We can hear it already. "How to repair rusty Corvettes? Corvettes are fiberglass and fiberglass doesn't rust!" Right-and wrong. The exterior body panels on Corvettes are fiberglass, or maybe a better way to say it is glass fiber-reinforced plastic, and these plastic panels will not, can not rust. On the other hand, all of those swoopy fiberglass panels are attached to steel inner structures, which are in-turn bolted to a steel frame. And steel rusts.
Corvette frames with rust-through problems, particularly '63-67 and '68-82 (probably due to the design of the side rails and the rear axle kick-up) are, unfortunately, relatively commonplace, especially in the Rust Belt regions. Nearly as prevalent, but hidden away beneath body panels and moldings, is severe corrosion of the steel (internal) windshield pillar and cowl side/door hinge structure on C3s. These structural pieces are nothing but stamped sheetmetal parts that have been spot-welded together to form the cowl sides and windshield framing. They're box sections with open centers, seem to be prone to leakage, and don't drain well. In other words, the perfect recipe for rust.
It must be a heartbreaker to have what you think is a nice, solid Stingray only to inadvertently discover, by having a windshield replaced or when removing molding for a fresh coat of paint, that your fiberglass-bodied car has structural body rot.
Nick Conti runs a high-end autobody and paint facility (Conti Custom Auto, 25500 Joy Blvd., Harrison Township, MI 48045, 586/954-1929) in the Detroit-area. Recently, a customer brought in a lean '71 Corvette coupe for a new exterior paint job. A good quality repaint requires removal of stuff like bumpers, grills, lights, emblems, and moldings-slapping masking tape over them is the shoddy and cheap way to do it. When they pulled the windshield moldings, it was immediately and readily apparent why the car had leaked around the windshield-portions of the inner, steel windshield frame were almost completely rusted away.
This doesn't necessarily mean the kiss of death for a nice old Vette. Since the corrosion had NOT spread into the cowl sides (the door hinge structure), extensive (and expensive) reconstruction or a complete restoration wouldn't be required. Nick was able to locate a solid and rust-free used C3 windshield frame from a local Corvette salvage yard, and that recycled part would allow him to affect a thorough, yet reasonably priced repair.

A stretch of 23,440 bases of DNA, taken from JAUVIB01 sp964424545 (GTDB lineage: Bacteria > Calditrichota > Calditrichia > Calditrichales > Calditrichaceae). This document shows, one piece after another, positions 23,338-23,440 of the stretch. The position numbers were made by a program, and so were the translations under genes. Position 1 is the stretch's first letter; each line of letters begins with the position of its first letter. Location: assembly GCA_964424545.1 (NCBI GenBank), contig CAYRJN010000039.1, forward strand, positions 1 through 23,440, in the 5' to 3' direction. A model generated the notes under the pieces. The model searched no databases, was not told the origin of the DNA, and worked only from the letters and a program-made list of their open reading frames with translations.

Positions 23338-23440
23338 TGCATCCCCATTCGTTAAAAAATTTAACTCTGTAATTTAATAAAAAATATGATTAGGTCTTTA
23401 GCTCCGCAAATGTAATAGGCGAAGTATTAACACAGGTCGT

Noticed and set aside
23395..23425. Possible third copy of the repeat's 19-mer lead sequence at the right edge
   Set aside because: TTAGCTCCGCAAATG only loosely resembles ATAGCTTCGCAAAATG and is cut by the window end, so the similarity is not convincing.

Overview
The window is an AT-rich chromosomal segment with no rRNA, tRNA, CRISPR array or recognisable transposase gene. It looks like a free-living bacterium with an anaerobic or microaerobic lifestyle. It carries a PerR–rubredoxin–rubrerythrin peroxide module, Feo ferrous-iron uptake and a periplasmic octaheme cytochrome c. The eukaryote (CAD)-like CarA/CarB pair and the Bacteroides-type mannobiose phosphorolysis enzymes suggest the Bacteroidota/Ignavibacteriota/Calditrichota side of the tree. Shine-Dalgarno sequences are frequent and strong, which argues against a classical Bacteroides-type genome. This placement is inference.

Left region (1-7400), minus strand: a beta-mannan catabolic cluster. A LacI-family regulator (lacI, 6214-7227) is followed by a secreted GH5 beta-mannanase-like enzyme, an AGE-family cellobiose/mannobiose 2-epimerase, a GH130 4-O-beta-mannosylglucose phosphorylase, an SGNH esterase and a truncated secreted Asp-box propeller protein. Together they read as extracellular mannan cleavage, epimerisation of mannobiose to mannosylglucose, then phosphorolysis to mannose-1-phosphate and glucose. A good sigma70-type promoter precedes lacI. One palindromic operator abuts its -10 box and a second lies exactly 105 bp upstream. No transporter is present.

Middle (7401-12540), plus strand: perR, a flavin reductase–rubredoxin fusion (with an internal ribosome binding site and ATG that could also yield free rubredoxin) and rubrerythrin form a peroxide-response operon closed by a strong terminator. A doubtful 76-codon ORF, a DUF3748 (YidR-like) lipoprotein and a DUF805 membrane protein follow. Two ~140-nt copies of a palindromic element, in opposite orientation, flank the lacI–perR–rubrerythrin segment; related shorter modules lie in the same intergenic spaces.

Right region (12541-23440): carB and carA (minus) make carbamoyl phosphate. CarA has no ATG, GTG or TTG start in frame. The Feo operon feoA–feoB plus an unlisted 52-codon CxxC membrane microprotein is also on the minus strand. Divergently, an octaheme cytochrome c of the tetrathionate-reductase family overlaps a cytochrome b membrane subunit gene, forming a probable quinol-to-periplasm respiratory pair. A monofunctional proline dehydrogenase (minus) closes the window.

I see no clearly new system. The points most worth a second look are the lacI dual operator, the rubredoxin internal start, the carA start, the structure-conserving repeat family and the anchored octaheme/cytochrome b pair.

The keys to a successful repair of this sort are to take careful measurements of the original car, careful measurements of the replacement part(s), more careful measurements, neat and clean cuts, and top quality welding. The difference between a successful repair and total failure is accurate measurements. Close doesn't count; the windshield glass can't be forced back into a frame that's a fraction of an inch too short or angled steeper on one pillar than the other. Precise measuring and cuts, coupled with the labors of a skilled craftsman result in a top-quality repair job. Here's how it's done...
This is what the passenger-side pillar looked like after the moldings and windshield glass were removed. Essentially the entire right-side pillar, almost from the base of the windshield, must be replaced. The rot on the driver side is confined to the upper corner so the VIN "tag" (where the number is stamped into the pillar and visible through the windshield) can remain intact.
Here's our replacement windshield frame and cowl top assembly, clean and rust-free, with a portion of the T-top support still intact. This clip cost approximately $300 from the local recycled Corvette parts dealer.
The T-top brace, which runs fore and aft from the windshield frame to the rear roof "hoop," must also be accurately trimmed to fit. Nick chose to make his cuts exactly in the center of the mounting screw pattern for the T-tops' front guide plate, which would give him an excellent reference point for uniting the "new" section to the car's structure.
The final cut on the replacement cowl and windshield pillar assembly is on the driver side. The cut line is marked with masking tape (much easier to eyeball than a scribed line), and Nick makes the cut a little on the long side, which leaves some material to grind or trim to achieve a perfect fit. It's a LOT easier to trim off a little excess material than to try to fill up a gap in the two sections.
Nick squares the edges of the cuts on the original body structure with a grinder, then does a trial fitting. He'll check all dimensions (height, width, angles) of the clamped together replacement assembly against the measurements he took on the car before the first cut was made. A perfect fit is the goal, and by taking careful measurements, making exacting cuts and precision final grinding, a perfect fit is achieved.
In addition to the clamps, Nick bolts the T-top anchor bracket/guide plate to the center support, which helps align the replacement (forward) section with the original (rear) section. Then he starts welding the replacement section to the original structure. Tack welds are first, then, after unbolting the anchor bracket/guide plate and rechecking all dimensions yet again, the seam is welded up solid.
With the windshield trim clips and the dash and instrument panel components re-installed, Nick has the windshield professionally fitted, using the proper adhesive/sealer materials. This is not only to prevent leaks-both the windshield and its frame provide support to the entire body structure. This Shark is good to go for another three or four decades.